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Todd is right. In fact, after I speculated about Drew's high-ish IGF-1, I looked into the association between IGF-1 and cardiac surgery. Most of what I found was related (obviously) to bypass surgery, not the kind of valve replacement surgery like Drew had. But in general I found one of the problems often seen in patients recovering from heart surgery is low IGF-1 leading to slow heart muscle cell repair. So Drew you may be lucky to have high-ish IGF-1, in that it may help you rebuild and maintain heart muscle tissue after your surgery.

 

--Dean

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I thought I would post an update here since this thread is now 3.5 years old. I continue to practice a similar health regime to what I describe above. One of the funny things about CR and healthy lifestyle, in general, is that once you implant habits, you open up space to pursue other ventures. Like many of the members of this forum, human longevity is a fascination of mine, though my inspiration was largely inspired by being so sick in my mid 20's. Had this not occurred I doubt I would have taken interest in the topic. My longevity regime is basically as follows:

  • A plant-based diet with rare animal product consumption (maybe 5 times per year)
  • A daily exercise regime which my Apple watch used to calculate as the step equivalent of about 17 000 steps per day (circulating through swimming, biking, running, yoga, weightlifting, the elliptical, etc.). 
  • Cold exposure - this has been the biggest evolution since I first started this thread in 2016 - the total quantity of CE is higher. Cold showers have become a regular way of starting my day along with a great deal of time outdoors in the cold while wearing only light clothing. I don't opt for more artificial forms of cold-exposure like cryotherapy or wearing ice vests.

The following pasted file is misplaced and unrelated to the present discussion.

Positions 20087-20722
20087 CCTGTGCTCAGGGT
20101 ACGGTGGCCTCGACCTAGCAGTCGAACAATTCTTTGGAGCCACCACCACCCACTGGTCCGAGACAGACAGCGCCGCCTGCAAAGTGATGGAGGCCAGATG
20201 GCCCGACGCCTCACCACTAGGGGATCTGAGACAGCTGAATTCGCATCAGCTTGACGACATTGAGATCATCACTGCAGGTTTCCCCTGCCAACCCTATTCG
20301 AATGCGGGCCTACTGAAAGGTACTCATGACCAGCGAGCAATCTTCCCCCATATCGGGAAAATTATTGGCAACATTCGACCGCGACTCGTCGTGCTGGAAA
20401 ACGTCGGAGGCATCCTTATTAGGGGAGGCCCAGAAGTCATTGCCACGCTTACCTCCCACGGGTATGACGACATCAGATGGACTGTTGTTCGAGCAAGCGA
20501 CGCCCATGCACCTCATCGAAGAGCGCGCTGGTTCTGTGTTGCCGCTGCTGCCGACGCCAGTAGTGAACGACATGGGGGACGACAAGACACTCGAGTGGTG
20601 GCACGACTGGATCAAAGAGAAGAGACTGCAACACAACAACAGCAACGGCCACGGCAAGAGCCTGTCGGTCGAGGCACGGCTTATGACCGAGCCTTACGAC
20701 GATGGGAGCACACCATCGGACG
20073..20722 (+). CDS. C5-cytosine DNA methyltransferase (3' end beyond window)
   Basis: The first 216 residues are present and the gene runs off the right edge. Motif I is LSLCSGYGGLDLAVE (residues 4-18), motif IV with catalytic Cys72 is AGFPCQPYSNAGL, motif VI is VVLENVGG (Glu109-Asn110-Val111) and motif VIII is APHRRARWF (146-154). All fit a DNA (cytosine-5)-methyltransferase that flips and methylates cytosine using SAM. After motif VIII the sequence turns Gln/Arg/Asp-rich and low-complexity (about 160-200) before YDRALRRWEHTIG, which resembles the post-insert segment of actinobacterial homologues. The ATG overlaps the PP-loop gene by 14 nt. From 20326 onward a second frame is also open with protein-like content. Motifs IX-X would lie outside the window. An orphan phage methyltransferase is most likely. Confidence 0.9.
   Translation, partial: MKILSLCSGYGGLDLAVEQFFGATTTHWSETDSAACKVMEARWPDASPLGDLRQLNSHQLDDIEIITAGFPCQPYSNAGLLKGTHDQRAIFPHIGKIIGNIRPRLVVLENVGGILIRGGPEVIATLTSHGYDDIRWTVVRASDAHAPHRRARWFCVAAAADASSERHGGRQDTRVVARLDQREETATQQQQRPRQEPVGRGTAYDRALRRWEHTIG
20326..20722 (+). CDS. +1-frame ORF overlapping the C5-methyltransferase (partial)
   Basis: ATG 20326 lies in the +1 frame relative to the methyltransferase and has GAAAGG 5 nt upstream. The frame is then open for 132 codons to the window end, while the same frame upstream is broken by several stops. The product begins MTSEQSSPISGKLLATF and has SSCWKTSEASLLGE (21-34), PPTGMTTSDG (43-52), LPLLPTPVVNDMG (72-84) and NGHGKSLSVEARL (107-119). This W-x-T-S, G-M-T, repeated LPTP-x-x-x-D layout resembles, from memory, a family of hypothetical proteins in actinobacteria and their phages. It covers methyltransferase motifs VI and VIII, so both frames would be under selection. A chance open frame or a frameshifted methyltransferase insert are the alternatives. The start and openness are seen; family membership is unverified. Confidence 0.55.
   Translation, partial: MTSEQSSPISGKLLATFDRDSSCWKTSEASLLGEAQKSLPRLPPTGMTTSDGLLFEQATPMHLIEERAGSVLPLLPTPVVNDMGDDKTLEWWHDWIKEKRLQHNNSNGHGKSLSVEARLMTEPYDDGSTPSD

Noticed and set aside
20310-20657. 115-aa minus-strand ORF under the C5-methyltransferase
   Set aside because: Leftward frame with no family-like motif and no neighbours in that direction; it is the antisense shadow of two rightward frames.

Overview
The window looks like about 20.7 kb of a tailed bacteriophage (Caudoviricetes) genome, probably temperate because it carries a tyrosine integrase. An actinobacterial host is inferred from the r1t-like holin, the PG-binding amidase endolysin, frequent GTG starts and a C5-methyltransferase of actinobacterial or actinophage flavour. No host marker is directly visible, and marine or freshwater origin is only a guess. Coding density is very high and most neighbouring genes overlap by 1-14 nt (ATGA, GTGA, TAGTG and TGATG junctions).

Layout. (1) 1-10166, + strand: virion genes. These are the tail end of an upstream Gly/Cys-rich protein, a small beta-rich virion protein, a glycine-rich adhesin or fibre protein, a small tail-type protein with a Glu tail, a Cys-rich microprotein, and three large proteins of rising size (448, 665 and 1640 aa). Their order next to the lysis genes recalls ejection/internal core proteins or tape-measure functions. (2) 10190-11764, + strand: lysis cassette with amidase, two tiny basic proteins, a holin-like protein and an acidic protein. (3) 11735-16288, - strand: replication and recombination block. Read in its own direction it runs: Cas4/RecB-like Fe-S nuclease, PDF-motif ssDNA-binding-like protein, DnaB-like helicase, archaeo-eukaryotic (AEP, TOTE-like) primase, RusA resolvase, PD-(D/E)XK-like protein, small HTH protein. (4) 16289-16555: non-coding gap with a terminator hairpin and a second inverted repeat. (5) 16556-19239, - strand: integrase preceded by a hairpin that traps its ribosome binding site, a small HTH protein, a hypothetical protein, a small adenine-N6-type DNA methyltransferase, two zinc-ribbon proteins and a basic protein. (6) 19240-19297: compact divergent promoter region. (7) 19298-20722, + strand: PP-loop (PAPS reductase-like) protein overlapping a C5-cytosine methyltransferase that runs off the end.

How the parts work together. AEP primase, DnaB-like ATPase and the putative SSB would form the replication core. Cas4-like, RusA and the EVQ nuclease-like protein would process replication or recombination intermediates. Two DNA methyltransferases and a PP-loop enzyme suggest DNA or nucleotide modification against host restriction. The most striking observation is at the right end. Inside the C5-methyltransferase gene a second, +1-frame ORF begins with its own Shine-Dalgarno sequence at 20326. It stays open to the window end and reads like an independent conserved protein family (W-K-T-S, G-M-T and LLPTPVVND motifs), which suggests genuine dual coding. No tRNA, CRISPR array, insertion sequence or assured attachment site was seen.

• Meditation - practicing daily - based on the tradition of Mindfulness. I closely follow the practices of Jon Kabat-Zinn, Thich Nhat Hahn, etc. 
  • Stress management - I accepted a promotion at work a little over a year ago which led to a very stressful period of my life. I coped about as well as I could have and as a result, things went as smooth as the possibly could have, though stress is still stress.
  • Working to enhance relationships with my family - given that this is such an important aspect of the Blue Zones, it makes sense to focus on. My social life isn't great, but I tend to be introverted and I'm not sure that I really care about having few friends (not sure how this will impact longevity - I know many people here wonder about this)
  • My bloodwork remains consistently excellent and my checkups with the cardiologist have gone well. The only interesting trend in my bloodwork is that my platelets continue to be slightly below the normal range (they barely fluctuate, so they have been consistently low over the years). 

And since a picture is worth a thousand words, I've attached a photo from today. My weight is identical to what it was in 2016 (BMI 20.7), though I feel I look leaner in the photo today. It's hard to say, maybe I'm just flexing harder - LOL! I continue to read on this site frequently though don't' always post.

crs.jpg

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Congrats, and I'm very happy that you are doing well! The whole point of all of this is to enhance health so that you enhance the QOL, and any additional longevity is a bonus.

I did enjoy your post and particularly the previous one where you mentioned that Dr. McDougall spoke fondly of valve replacement surgery. I'm reading David Sinclair's book that just came out "Lifespan" - and last night I read about the problems with foot wounds. Just amazing stuff, how you can walk around with nails in your feet and not know about it and how it's practically impossible to avoid serious foot wound problems and amputations if you have DMT2. Horrifying - yet, I read it with as you put it "fondness", because it's so fascinating.

Best of luck, and keep on rockin'!